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Issue No. 304 28 April 2006  

Canaries in the Coalmine
It was one of the defining symbols of the industrial era and the tenuous nature of working life – the bird in the cage whose expiration was a miner’s early warning that things were not OK.


Interview: Head On
John Buchanan has been warning that WorkChoices would be a car crash. Now he surveys the damage.

Unions: Do You Have a Moment?
CFMEU Mining national secretary Tony Maher lets fly at the new industrial laws.

Industrial: Vital Signs
In his new book, Craig Emerson argues that destroying unionism will not be in Australia's long term interests.

Economics: Taxing Times
Frank Stilwell argues that there are progressive alternatives to the slash and burn approach to tax reform.

Environment: It Ain’t Necessarily So
Don't let anyone tell you that jobs and the environment are opposities, argues Neale Towart.

History: Melbourne’s Hours
Neale Towart reluctantly pays homage to Victoria's celebration of the eight hour day.

Immigration: Opening the Floodgates
John Howard is deciding more and more foreign workers should come into this country - without the rights of citizenship, writes John Sutton,

Review: Pollie Fiction
For someone barely 25 years Sarah Doyle has an enviable track record in theatre behind her.

Poetry: The Cabal
Poetry returns to Workers Online with this rollicking ode to employer power.


 Hit Run Mum Bats For Son

 Revealed: Bosses Told To Blame Howard

 Amber Light for Pay Cuts

 Andrews Backs Armed Hold Ups

 New Front on High Court Attack

 Homer Takes Rights to India

 Tunnel Vision a “Disgrace”

 Mining Vigil at Day of Mourning

 Dad's Death Revisited

 Canberra Confidential, Andrews on the Run

 Rock Solid Tony For Sale

 SA Boss Not Trusted With Kids

 Army Declares War On Workers

 Unions Take On Space Invaders

 Activist's What's On!


Democracy in Action
Former NSW Premier Neville Wran's speech to commemorate 150 years of responsible government.

The Westie Wing
There has been activity aplenty in the NSW Parliament this month, reports Ian West.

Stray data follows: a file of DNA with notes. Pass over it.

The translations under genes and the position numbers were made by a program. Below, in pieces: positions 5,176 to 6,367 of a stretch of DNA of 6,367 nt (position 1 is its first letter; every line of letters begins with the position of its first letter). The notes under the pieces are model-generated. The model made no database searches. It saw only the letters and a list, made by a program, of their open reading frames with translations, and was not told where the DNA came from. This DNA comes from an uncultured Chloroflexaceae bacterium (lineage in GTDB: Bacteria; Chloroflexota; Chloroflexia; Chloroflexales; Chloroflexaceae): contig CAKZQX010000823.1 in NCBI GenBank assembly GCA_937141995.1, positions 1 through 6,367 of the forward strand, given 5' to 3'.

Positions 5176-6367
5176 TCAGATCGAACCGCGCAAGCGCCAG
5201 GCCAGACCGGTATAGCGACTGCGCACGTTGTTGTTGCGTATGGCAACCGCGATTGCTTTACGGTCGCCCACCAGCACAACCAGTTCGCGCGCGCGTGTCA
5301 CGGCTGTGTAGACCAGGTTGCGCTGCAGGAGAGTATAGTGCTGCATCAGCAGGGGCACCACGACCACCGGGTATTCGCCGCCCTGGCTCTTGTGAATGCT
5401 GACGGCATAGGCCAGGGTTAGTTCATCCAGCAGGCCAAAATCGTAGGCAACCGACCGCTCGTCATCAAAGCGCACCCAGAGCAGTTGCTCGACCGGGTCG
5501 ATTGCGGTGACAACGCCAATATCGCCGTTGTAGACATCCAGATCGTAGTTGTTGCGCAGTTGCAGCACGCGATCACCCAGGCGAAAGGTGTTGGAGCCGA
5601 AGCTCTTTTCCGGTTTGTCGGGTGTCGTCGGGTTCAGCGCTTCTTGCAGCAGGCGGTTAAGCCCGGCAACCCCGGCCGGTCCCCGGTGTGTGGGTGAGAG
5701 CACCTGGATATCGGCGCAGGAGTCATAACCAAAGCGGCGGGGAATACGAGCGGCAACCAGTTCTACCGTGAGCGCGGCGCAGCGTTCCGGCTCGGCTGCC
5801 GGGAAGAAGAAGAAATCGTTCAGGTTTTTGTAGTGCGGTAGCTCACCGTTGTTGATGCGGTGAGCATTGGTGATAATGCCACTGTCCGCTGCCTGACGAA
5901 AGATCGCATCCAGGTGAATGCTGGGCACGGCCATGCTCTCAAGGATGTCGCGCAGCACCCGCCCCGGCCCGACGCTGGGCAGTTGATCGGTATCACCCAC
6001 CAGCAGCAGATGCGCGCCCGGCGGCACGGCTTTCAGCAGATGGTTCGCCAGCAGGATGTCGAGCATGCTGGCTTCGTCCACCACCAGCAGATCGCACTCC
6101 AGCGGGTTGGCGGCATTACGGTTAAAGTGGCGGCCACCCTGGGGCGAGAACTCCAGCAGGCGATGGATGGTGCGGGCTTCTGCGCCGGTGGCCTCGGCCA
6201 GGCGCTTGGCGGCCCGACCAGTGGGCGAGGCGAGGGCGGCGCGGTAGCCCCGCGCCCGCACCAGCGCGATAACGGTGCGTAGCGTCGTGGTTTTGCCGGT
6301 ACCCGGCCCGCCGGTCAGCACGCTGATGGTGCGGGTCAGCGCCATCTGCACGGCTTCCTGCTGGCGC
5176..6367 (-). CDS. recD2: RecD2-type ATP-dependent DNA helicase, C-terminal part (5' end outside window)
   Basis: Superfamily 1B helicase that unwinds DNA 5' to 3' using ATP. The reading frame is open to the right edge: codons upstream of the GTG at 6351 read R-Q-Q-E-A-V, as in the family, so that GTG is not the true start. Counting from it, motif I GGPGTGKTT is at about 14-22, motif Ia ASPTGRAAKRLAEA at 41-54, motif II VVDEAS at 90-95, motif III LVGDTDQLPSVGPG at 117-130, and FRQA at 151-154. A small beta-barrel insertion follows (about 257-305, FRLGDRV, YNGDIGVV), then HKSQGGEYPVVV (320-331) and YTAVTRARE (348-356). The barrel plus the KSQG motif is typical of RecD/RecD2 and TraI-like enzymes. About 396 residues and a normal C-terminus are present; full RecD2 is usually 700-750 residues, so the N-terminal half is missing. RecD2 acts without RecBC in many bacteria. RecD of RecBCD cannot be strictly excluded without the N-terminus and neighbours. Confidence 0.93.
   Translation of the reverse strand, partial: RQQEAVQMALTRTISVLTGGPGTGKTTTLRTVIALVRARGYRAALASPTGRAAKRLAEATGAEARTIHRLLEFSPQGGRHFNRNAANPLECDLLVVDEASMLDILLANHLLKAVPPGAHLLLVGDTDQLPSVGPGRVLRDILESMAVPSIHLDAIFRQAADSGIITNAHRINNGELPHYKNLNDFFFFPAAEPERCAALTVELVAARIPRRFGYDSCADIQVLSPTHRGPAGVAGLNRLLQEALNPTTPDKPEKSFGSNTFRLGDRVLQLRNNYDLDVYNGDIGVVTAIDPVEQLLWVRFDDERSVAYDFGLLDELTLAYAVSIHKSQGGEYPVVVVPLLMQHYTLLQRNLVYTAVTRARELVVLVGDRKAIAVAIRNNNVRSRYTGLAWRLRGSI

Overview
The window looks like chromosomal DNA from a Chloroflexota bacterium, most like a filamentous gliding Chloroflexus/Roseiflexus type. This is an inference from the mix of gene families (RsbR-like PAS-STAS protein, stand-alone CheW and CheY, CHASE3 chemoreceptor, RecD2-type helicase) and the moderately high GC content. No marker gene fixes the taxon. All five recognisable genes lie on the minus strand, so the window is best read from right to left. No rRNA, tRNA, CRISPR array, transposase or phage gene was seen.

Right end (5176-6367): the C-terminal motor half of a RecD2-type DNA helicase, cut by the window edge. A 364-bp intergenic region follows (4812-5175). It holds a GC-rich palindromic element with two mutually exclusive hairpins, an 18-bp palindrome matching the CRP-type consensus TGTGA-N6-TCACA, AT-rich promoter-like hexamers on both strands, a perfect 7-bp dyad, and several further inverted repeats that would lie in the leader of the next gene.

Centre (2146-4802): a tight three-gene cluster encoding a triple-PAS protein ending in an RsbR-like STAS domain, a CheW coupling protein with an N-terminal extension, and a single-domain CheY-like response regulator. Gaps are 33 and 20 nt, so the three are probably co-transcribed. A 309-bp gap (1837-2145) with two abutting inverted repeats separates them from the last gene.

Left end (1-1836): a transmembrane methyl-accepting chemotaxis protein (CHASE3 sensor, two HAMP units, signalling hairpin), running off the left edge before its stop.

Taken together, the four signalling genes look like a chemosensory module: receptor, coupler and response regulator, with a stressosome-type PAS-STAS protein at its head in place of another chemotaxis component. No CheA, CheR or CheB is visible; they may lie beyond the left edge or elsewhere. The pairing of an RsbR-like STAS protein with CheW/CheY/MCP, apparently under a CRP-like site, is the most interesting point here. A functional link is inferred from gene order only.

The Soapbox
From Chaver to Cobber
John Robertson, Unions NSW Secretary, hosting Passover at Sydney Trades Hall discovers the first comrades followed a bloke called Moses.

Postcard from New Orleans
Mark Brenner surveys the long-term impact of Hurricane Katrina on the regions workers.

The Locker Room
My Country Right Or In Lane Five
Phil Doyle observes the golden shower at the recent Commonwealth Games, and asks what it means for the last great unpredictable drama.

Vale Bill Hartley
Unlike some of his comrades, Bill Hartley never departed from his position as a radical nor did he die rich in assets, writes Bob Scates.

 Win in the Post
 Belly Battles
 Answer is Easy
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Canberra Confidential, Andrews on the Run

Embattled Coalition MPs have been armed with a “confidential document” to help counter public disquiet over workplace rorts.

WorkChoices Minister, Kevin Andrews, furnished worried colleagues with the five-page "party line" in a week that saw another round of horror headlines about workplace deaths, wage cuts and unjustified dismissals.

Andrews is apparently concerned that Australians are learning about these incidents through the media.

In an interview with Melbourne's Herald Sun, he suggested they should be reported to his Office of Workplace Services, instead.

Unions NSW official, Alison Peters, has ridiculed Andrews' defence.

She described it as a "smokescreen" to try to deflect attention from legislation that has been revealed as a rorters-charter.

"Kevin Andrews has a big problem and that problem is the truth," she said.

"This government argued that all employers weren't bad and we agreed with that.

"Our problem is that some employers are bad, they do want to slash earnings, do away with family friendly entitlements, sack people unjustly and operate unsafely.

"His government has given those employers the green light.

"We are not judging the Office of Workplace Services, at all. What we, and other Australians, are judging is the unbalanced legislation it is required to work under.

"For example, it doesn't have the power to order reinstatement when workers are unfairly sacked, as the Industrial Relations Commission, used to be able to do.

"It is nonsense to pretend otherwise, especially when that pretence comes from the person who made the changes. "

Peters said the recent spate of workplace deaths came against a background of a sustained Andrews campaign to undermine state occupational health and safety authorities, and threats to deny moieties to unions that mounted successful prosecutions.

Peters said, to her knowledge, the Office of Workplace Services had no mandate to enforce health and safety laws.


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